- I say “no.” Remember you don’t have to do things you are not obligated to do or things that do not serve you. So walk the fuck away whenever you need to.
- I write. Pick up your journal or a scrap piece of paper and just write it out. Let your brain hit the page.
- I make a list of whatever is stressing me out that I want to get done.
- I read. Sit down and pick up a book you can get lost in for a while, it could even be reading a book to your child.
- I take a bath. Have a cry and a glass of wine while you’re at it, or put on a mud mask, shut the lights off, listen to a podcast and just relax.
- I go for a drive. Crank the tunes or sit in silence and just observe what you see when you drive.
- I go for a walk or a run. Get outside and move your body, it’s sure to get the endorphins rolling and maybe even clear your foggy mind.
- I spend time by the river. Water is so cleansing, so watch the current, breath the air and hear nature whispering to you.
- I get out of the house. Go do something that isn’t in the space your anxiety is sitting. Go to the grocery store, or for coffee, maybe even a walk or to the gym.
- I stay home in my comfy clothes. Sometimes sitting with my anxiety is the best thing I can do. I’ve learned acknowledging my anxiety is empowering.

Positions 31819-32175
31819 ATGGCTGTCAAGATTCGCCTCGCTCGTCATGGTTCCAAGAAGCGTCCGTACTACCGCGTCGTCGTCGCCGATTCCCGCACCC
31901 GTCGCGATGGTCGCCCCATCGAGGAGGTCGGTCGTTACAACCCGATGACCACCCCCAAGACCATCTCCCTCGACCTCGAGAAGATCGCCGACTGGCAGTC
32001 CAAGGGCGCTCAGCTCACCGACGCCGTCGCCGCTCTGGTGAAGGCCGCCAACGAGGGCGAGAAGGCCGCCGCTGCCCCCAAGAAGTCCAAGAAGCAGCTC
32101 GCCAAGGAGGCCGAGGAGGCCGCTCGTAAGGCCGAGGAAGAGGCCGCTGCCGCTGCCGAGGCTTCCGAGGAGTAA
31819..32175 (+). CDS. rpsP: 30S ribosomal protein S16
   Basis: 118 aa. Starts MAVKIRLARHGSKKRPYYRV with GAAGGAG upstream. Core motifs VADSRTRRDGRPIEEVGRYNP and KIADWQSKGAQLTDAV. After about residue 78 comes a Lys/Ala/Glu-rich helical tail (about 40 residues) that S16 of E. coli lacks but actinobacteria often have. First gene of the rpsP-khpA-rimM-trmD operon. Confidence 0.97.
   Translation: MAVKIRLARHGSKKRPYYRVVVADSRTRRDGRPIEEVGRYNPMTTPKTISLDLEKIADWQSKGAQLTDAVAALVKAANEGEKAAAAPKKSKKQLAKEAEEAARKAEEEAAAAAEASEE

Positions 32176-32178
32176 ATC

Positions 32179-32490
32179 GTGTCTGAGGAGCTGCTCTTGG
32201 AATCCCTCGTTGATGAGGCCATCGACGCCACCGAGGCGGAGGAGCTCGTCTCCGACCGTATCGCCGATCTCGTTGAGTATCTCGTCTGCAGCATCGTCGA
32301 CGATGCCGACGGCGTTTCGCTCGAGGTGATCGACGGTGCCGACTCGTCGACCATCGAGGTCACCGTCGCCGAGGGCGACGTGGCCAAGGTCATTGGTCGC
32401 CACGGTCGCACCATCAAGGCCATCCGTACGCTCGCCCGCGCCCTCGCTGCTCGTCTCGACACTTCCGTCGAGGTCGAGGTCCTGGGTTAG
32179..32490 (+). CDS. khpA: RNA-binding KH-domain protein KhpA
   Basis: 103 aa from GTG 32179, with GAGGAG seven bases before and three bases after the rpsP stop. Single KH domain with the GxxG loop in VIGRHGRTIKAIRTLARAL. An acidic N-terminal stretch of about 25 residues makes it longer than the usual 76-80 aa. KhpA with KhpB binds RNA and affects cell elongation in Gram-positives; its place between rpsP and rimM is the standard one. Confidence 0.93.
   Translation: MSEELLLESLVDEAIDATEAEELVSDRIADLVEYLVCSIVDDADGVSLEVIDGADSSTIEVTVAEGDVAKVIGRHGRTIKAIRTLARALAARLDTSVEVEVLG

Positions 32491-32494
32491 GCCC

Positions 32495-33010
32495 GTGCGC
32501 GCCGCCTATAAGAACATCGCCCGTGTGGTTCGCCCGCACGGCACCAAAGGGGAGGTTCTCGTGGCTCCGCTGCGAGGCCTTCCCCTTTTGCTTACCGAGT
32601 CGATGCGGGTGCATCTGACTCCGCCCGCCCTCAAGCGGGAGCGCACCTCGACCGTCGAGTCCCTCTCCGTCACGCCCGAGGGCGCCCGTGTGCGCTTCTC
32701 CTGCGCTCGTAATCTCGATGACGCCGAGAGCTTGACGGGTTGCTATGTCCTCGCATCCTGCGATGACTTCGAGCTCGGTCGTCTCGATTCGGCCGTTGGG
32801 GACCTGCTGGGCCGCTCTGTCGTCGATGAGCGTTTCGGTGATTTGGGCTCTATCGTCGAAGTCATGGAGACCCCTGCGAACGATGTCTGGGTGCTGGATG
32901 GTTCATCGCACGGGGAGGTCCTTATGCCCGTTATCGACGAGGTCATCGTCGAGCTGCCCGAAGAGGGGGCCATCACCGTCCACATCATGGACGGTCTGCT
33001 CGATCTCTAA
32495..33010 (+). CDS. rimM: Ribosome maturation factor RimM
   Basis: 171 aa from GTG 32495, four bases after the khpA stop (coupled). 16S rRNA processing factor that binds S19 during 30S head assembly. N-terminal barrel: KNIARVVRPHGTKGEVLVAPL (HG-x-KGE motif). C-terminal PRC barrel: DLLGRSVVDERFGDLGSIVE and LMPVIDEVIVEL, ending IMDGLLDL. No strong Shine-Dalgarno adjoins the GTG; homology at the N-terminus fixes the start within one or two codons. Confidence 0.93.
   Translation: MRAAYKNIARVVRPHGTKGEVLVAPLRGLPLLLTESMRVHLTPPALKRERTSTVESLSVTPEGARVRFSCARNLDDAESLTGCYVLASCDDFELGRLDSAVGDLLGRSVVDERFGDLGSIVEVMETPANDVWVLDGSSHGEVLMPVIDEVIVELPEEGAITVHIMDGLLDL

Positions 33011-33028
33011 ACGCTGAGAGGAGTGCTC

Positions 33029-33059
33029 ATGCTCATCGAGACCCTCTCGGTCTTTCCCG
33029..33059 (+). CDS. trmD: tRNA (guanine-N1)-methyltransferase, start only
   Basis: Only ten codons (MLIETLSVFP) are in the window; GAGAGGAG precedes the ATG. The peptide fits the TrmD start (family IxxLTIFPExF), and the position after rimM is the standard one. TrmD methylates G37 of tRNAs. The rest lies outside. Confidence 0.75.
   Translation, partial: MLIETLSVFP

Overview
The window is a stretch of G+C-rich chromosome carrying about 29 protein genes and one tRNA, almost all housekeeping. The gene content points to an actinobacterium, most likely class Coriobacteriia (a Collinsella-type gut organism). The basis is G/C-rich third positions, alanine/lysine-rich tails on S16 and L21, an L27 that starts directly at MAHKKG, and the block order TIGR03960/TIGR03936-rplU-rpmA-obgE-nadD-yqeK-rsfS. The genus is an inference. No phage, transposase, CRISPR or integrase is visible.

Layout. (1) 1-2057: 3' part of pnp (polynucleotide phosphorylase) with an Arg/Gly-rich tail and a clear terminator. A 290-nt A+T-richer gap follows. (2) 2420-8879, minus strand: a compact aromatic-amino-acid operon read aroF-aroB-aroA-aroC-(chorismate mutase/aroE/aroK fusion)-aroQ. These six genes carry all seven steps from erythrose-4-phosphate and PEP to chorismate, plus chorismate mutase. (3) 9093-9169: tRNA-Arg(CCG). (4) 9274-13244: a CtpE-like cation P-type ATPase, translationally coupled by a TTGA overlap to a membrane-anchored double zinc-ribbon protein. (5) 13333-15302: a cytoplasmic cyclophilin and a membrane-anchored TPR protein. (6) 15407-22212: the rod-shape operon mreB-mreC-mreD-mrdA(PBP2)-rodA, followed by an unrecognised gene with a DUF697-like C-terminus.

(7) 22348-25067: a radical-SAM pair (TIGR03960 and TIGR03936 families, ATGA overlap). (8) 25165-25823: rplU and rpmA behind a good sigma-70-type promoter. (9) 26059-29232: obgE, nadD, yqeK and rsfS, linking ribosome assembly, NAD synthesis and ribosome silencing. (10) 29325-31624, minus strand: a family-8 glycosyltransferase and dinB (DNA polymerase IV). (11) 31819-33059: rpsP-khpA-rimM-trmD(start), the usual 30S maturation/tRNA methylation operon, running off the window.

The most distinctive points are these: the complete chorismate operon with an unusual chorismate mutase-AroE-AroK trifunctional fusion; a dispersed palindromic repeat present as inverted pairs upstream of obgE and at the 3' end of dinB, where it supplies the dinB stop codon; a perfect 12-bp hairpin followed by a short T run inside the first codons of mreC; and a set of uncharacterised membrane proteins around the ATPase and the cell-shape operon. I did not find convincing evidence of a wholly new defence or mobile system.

- I get dressed and put on make up. Sometimes putting on fresh clothes and bit of mascara is all I need to feel put together enough to take on the day and tell my anxiety to take a backseat.
- I shower! Sometimes moms don’t get to shower for days at a time because of the kids… so take a hot shower and wash your hair. I try to imagine my stress washing off my skin and going down the drain. It sounds hokey as shit, but just try it.
- Self-pleasure! Because sometimes a hit of endorphins easily comes through masturbation.
- I listen to music. Put on some sad, sappy shit and cry to it or put on some fun, sing-along and dance-it-out music and shake your tail feather with your kiddo. I find freely moving your body also allows your mind to freely move as well.
- I listen to a podcast. If you want a good, feminist and funny podcast, I highly recommend Guys We Fucked. (There are so many options out there for all interests.)
- I unplug. This one is sooo important and probably one of the most effective for me. Put your phone away, have a “bedtime” for your phone, maybe buy an alarm clock so you don’t take your phone into the bedroom with you at nighttime. Try to do something to help you let go of your phone.
- I ask for help. This is often super hard to do, especially for mamas, but for your sanity I urge you to do it. I can almost guarantee if you ask a friend to come and support you during a heightened time of anxiety, they will. If not, I will… look me up.
- I make some art. Art can help in regulating anxiety and it’s also a great way to spend some quality time with your kiddo. Get out the paint or the coloring books, or something to draw with and just let your feelings fall into whatever it is you are creating.
Sometimes these things work for me immediately, sometimes they take consistency to work and sometimes it just depends on the day.
If you’re a mama with anxiety, what’s in your toolkit? Tell us in the comments below.